Dublin's City Assembly House is an 18th century building of artistic and architectural importance. It is currently being restored as a cultural venue to host exhibitions, musical performances and other events.
Built in the 1760s, the City Assembly House possesses the first purpose built public exhibition room in Ireland or Britain and possibly in the whole of Europe.
For 20 years after its opening, the works of Ireland’s greatest 18th century artists were shown in the building and during this time it also served as an academy for the arts. For the first half of the 19th century the building was used by Dublin Corporation as City Hall, during which time it played an essential political role.
Daniel O’Connell, The Liberator, presided over meetings as Lord Mayor in its exhibition room and is reputed to have delivered the finest speech of his career there.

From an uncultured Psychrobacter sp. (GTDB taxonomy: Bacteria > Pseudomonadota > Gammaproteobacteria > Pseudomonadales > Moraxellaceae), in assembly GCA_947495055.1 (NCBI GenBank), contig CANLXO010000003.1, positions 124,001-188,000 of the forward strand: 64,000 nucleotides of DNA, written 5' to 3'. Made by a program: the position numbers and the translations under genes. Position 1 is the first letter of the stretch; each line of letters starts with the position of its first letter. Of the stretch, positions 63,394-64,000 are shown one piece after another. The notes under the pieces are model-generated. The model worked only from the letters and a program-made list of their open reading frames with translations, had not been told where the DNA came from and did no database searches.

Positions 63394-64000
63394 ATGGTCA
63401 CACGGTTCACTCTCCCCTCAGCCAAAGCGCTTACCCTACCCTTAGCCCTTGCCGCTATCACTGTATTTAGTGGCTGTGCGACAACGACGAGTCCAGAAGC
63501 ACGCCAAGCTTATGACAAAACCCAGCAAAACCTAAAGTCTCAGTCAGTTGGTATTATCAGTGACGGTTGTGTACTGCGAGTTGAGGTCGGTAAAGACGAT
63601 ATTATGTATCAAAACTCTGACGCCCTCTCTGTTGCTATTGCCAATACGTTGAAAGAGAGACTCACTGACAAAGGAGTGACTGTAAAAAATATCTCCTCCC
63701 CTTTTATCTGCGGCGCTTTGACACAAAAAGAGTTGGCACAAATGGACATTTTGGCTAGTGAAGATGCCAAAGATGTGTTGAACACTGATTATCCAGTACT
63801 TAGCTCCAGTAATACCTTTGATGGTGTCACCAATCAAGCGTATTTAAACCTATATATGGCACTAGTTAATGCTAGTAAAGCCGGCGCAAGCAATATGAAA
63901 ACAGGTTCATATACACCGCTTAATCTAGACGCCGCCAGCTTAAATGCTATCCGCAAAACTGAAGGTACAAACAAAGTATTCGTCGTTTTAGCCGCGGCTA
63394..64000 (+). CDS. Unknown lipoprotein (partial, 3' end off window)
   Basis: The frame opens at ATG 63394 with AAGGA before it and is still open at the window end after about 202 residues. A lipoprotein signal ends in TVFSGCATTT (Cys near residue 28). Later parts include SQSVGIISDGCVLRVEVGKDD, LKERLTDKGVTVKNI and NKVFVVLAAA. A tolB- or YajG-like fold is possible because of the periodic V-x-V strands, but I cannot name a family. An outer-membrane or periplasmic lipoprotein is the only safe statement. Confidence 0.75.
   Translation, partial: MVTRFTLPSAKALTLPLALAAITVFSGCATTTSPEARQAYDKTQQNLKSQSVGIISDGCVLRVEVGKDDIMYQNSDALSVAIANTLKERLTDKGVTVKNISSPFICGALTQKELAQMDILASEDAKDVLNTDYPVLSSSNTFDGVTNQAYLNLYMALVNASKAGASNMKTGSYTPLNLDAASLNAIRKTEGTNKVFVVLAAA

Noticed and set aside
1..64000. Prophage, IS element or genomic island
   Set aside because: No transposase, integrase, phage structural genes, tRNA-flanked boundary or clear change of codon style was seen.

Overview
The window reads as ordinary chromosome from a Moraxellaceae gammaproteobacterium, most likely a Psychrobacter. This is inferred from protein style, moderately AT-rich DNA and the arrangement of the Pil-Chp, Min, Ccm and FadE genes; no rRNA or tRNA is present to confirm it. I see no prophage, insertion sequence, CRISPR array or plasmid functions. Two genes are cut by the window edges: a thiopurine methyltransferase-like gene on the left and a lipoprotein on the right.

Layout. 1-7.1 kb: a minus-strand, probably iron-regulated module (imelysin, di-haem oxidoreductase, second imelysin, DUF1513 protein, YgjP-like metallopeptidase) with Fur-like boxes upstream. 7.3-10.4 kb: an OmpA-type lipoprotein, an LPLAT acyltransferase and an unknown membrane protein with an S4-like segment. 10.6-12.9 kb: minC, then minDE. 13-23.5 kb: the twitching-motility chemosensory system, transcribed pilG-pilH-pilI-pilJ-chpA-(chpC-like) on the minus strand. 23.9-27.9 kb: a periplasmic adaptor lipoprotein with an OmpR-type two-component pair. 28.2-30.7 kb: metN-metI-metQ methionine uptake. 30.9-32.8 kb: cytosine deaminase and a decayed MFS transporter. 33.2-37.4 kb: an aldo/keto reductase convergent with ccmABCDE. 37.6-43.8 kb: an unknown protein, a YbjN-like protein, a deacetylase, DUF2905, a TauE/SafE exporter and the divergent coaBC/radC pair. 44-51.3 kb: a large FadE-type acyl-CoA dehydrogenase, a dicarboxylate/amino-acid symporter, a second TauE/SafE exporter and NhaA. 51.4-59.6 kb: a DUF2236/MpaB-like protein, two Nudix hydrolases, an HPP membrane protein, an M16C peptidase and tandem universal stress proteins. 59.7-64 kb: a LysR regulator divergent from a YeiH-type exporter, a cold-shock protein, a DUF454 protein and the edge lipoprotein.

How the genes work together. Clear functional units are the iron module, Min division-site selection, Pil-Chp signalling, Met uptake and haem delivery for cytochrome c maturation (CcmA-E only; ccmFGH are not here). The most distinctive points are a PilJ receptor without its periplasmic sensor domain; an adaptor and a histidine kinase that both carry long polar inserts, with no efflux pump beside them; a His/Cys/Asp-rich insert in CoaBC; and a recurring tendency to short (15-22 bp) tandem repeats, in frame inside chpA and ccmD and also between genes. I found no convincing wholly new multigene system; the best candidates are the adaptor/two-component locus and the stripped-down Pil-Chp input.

Having served as a museum for much of the 20th century and having been unused for the last ten years, the City Assembly House is now being restored by the Irish Georgian Society in partnership with Dublin City Council as a cultural venue on one of Dublin’s most exciting and vibrant streets.
The City Assembly House is also the starting point for architectural tours, every Tuesday, of Dublin’s domestic and civic architecture.